The Flopeye Fish Festival is held on the Saturday of memorial weekend at 2534 James Baker Blvd, off Highway 21 north of Great Falls at the Industrial park. 
Started in 1983 to promote the town and area of Great Falls, This is Chester County, SC longest running festival.


The Festival opens on Friday afternoon around 5:00 pm with music, entertainment, vendors, and carnival running late into the evening.

10246277_10152400930863923_3152734909507062590_nCarnival by Will & Kriss Amusement 

Music by



Saturday morning the Festivities will begin at 9:00 am and go until sunset this year closing with fire works. Admission is FREE.

9:00 AM Opening with colors


3:00 PM Confederate Railroad

Confederate Railroad first rolled onto the national country music scene in the early 90s with its unique style and sound.

Headed by founder and frontman Danny Shirley, the former backup band for both David Allan Coe and Johnny Paycheck got their big break by signing with Atlantic Records. The first single from their debut album (“Confederate Railroad”) was “She Took It Like A Man”. It went to No. 26, a preview of what was to come. “The next two singles, “Jesus and Mama” and “Queen of Memphis” went to the top of the charts. Three more huge hits followed, “Trashy Women”, “When You Leave That Way You Can Never Go Back”, and “She Never Cried”. “Trashy” would lead to a Grammy nomination and become their signature song. That album with six hits and nearly three million sales brought Confederate the Academy of Country Music’s Best New Group Award in 1993 as well as numerous nominations from the Country Music Association and the British Country Music Foundation.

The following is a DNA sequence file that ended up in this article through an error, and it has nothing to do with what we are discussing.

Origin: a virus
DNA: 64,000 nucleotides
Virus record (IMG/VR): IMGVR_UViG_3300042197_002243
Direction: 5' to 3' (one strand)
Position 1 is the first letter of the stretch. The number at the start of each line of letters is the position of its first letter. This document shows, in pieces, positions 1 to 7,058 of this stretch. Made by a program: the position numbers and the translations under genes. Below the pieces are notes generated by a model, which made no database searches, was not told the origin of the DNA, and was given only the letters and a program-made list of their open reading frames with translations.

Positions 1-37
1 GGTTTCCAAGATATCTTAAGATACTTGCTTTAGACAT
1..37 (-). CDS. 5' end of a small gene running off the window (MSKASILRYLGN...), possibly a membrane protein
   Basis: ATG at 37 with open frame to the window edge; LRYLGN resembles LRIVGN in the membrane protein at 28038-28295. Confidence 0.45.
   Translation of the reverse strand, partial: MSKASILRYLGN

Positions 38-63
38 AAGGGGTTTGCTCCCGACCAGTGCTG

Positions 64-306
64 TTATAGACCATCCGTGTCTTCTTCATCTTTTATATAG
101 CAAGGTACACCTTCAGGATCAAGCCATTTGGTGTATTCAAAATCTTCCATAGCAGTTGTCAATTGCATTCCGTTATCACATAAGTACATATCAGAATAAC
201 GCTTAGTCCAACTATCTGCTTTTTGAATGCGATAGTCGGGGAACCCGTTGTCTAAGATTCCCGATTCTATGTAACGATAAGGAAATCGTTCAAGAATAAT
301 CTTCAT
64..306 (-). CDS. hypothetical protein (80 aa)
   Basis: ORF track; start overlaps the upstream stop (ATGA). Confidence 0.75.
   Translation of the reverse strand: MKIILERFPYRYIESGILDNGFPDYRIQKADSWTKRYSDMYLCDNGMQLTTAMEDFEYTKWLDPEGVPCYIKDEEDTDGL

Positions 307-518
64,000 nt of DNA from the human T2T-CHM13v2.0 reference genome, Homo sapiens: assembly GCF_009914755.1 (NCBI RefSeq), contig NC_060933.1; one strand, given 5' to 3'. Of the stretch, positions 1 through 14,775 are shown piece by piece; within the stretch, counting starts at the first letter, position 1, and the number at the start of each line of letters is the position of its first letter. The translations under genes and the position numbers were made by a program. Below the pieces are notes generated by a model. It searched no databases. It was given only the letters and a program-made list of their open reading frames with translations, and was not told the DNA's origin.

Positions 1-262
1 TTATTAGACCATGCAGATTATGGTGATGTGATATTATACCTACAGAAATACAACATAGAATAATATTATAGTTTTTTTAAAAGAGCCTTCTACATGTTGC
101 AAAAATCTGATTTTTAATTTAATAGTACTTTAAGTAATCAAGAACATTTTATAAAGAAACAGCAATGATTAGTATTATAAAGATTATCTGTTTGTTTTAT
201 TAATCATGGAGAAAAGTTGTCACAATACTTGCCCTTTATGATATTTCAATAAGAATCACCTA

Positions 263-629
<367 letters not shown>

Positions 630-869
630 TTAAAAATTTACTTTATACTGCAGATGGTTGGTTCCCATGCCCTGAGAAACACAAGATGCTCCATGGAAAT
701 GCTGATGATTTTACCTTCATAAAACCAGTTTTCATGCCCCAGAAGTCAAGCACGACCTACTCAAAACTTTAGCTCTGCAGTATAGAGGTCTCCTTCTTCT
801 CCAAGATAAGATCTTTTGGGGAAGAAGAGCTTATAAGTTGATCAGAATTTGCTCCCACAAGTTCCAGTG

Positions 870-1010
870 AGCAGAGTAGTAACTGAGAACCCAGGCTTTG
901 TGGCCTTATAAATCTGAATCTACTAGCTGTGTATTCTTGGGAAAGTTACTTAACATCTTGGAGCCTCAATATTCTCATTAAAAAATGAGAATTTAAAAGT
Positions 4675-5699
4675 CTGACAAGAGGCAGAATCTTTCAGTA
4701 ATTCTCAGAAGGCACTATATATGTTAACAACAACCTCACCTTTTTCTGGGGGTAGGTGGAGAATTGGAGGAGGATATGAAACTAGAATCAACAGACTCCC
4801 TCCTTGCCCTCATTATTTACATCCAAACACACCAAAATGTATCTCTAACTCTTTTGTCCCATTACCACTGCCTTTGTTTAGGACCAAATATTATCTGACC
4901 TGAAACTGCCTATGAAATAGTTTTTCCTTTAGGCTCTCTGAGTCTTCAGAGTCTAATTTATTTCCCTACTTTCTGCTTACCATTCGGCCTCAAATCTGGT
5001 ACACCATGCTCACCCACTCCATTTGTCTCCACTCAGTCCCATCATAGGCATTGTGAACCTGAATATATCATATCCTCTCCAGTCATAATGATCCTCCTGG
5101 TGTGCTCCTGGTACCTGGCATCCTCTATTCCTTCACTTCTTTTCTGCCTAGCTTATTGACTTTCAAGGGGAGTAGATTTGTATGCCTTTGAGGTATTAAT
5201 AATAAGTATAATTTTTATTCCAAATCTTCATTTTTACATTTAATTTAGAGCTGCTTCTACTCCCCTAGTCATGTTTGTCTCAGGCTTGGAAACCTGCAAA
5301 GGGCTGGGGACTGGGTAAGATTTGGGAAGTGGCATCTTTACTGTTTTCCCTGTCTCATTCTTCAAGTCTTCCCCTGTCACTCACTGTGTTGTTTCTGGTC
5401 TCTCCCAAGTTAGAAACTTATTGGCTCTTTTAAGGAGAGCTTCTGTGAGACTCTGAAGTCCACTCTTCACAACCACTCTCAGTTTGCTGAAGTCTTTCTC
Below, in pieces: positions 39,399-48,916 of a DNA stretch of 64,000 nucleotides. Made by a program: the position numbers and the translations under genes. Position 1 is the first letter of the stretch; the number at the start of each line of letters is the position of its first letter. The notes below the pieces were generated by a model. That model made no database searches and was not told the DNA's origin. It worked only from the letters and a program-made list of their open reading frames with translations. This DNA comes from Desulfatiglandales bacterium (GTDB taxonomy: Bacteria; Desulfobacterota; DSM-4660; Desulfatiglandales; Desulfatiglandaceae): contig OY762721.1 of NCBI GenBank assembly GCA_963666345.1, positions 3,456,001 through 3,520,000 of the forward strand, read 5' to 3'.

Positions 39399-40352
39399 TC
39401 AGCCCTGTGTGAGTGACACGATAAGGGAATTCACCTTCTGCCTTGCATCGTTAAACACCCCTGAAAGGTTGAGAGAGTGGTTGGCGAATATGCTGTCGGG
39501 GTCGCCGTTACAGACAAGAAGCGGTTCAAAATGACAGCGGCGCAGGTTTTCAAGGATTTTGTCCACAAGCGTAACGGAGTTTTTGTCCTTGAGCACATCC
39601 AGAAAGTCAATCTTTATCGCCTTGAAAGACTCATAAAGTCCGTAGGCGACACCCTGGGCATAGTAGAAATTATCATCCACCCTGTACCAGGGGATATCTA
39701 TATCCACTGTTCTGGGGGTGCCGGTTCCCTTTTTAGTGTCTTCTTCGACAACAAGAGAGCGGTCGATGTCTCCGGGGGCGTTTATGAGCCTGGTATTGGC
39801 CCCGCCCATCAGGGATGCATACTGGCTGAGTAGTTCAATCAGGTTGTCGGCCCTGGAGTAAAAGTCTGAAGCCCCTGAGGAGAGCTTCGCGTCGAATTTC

The second album, “Notorious”, produced one of the group’s most popular songs “Daddy Never Was the Cadillac Kind” which became a No. One video as well. “Elvis and Andy” and “Summer in Dixie” would further establish the Railroad as one of the most versatile acts in the business. This album would sell more than one million. Their overall totals are 18 charted hits and five million albums sold.


If you’re curious as to where the name Flopeye originated, here is the story. More than 75 years ago, one of the local merchants, Andy Morrison, would sit in front of his general store, having a hard time keeping his prominent eye lids from flopping over his eyes. One of three ladies passing by, not having seen him before, blurted out who is that old flop-eyed man? Several by-standers heard her and news traveled fast over the grapevine to the Republic Cotton Mills president, Mr. Rob Mebane. Flopeye, a good name for that part of town, he said. The name, then, was promoted by mill management and took hold. People liked saying they had been to FLOPEYE. And they still do..